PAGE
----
Denise de Ridder, Utrecht University (March 29th, 2016)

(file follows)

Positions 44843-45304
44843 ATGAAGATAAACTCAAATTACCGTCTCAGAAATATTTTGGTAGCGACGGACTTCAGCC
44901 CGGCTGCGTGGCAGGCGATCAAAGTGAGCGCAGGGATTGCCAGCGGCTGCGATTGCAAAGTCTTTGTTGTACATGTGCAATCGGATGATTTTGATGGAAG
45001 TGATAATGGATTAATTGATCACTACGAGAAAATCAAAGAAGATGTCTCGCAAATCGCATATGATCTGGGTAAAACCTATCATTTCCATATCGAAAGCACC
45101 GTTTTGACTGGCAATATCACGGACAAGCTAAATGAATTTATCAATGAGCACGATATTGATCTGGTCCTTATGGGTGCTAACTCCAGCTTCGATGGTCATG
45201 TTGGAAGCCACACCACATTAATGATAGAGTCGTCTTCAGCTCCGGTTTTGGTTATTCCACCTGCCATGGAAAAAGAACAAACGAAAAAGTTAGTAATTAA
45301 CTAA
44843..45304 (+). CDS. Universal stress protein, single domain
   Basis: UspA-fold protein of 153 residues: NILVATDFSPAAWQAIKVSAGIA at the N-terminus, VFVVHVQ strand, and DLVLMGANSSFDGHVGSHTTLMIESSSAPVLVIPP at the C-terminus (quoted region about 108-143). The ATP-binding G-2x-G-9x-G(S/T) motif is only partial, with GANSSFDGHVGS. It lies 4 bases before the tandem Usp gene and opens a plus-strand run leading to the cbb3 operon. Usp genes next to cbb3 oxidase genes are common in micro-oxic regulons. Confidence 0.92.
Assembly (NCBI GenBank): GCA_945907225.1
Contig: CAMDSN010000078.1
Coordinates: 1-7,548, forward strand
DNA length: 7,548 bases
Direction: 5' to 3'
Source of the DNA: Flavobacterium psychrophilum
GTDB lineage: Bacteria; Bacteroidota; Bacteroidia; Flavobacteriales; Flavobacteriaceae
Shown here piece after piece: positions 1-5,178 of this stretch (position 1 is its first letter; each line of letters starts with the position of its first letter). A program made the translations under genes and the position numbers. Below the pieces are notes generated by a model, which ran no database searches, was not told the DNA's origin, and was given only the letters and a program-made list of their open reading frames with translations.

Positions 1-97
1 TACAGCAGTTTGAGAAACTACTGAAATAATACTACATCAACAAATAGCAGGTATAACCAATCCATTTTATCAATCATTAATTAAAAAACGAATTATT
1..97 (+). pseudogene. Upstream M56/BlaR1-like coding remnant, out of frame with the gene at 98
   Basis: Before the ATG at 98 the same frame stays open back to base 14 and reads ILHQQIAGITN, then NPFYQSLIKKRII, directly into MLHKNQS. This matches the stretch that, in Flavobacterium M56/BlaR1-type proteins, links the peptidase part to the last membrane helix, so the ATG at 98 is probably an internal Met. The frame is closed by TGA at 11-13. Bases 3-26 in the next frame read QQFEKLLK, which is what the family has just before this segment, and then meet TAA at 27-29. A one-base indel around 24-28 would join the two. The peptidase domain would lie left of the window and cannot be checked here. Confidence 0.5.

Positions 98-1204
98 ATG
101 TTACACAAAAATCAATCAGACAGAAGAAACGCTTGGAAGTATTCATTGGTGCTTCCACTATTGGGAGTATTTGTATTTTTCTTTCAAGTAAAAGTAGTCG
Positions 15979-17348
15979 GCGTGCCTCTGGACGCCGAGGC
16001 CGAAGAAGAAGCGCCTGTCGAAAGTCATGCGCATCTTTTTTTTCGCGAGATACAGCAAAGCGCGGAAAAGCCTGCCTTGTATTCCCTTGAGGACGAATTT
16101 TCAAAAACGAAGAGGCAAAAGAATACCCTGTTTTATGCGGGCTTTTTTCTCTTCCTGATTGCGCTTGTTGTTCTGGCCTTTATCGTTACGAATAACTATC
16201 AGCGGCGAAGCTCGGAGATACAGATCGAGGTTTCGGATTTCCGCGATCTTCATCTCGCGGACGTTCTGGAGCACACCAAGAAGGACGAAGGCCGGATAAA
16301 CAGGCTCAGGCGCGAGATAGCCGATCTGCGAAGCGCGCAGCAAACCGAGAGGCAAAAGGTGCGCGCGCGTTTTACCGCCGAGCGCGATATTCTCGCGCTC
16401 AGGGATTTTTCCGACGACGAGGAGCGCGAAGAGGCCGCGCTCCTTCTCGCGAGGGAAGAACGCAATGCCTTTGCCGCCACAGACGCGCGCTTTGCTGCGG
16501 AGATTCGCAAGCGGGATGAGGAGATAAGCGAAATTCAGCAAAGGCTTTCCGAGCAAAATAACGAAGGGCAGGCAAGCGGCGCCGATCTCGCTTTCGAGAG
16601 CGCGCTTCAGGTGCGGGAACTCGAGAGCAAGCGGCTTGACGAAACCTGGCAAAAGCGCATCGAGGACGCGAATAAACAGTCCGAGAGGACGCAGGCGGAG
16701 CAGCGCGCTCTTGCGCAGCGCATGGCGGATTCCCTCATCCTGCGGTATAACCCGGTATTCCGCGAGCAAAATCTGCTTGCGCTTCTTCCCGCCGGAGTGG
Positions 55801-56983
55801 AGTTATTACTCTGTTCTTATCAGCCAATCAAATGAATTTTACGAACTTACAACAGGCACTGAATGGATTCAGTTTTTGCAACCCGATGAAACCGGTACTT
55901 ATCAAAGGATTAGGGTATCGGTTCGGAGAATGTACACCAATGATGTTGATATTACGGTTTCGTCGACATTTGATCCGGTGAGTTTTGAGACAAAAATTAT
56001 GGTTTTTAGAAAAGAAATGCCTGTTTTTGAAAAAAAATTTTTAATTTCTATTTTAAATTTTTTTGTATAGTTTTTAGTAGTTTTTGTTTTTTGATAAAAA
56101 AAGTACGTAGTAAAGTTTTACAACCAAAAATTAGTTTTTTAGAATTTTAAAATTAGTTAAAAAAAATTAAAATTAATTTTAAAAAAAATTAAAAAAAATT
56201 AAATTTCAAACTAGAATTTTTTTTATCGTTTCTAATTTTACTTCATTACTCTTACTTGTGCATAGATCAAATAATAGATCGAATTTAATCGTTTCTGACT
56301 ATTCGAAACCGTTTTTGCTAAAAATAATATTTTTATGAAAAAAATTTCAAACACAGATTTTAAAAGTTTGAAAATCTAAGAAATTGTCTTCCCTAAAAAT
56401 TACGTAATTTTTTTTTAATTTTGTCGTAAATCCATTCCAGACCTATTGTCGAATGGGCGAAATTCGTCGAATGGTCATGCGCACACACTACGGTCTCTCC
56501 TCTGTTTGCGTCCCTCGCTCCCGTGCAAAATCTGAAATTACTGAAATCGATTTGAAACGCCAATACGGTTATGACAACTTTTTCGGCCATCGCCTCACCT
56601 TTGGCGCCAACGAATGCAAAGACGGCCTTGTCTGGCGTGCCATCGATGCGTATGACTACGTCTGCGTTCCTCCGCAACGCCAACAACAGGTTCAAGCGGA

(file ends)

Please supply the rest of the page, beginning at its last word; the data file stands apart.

At a preconference on self-control research prior to the annual convention of the Society for Personality and Social Psychology in San Diego in January 2016 self-control guru Roy Baumeister was challenged by outsider Greg Walton from Stanford in a debate on self-control. The idea of a debate on pressing issues in self-control research is timely and organizers Marina Milyavskaya and Elliot Berkman should be applauded for their initiative as there is so much controversy about the nature of self-control these days. An exchange of opposing views could help to provide a bit more clarity. However, the focus of the debate was somewhat indefinite. Walton – who has co-published with Veronika Job from Zürich University on self-control beliefs – started with explaining the relevance of naïve lay conceptions about self-control for understanding when and how individuals are capable of self-control but was missing the point in presenting self-control beliefs as an alternative for current self-control theories. As Baumeister explained, research on self-control beliefs is a valuable addition to the literature but not at all at odds with mainstream research on self-control. If there is controversy in self-control research, it is about the nature and the existence of the ego-depletion phenomenon. Whereas Baumeister and other scholars claim that self-control relies on a scarce resource, other researchers posit that self-control depends on attentional and motivational processes that may guide the decision to exert effort in prioritizing long-term goals rather than indulge in immediate gratification. A debate on self-control in view of these competing models about ego-depletion would have been very useful to learn more about whether the two approaches are really incompatible or share more similarities than both parties would like to admit. Maybe the whole debate on the exact nature of ego-depletion and its underlying mechanisms will be overruled by new evidence on whether ego-depletion exists at all. During the convention Martin Hagger presented the results of a replication study on ego-depletion on behalf of a large number of researchers who ran the same study in psychology labs all over the world. In view of the remarkable findings that featured considerable absence of evidence in favor of the depletion phenomenon, Hagger’s presentation was largely ignored as it was attended by only a handful of researchers (mostly from European origine). Much more research is needed to determine whether or not ego-depletion exists and under which conditions it can be observed. For now, we can safely conclude that self-control research is in dire need of alternatives to the way ego-depletion is assessed to make significant steps forward in understanding how self-control operates. As psychologists, we should invest in developing ecologically valid paradigms that allow for studying ego-depletion outside the lab, and that take account of the real self-control dilemmas people experience when they are confronted with a choice between long-terms goals they care for and immediate gratifications they long for. Let’s hope for more debate on self-control whenever there is an opportunity to exchange views on one of the most important human qualities.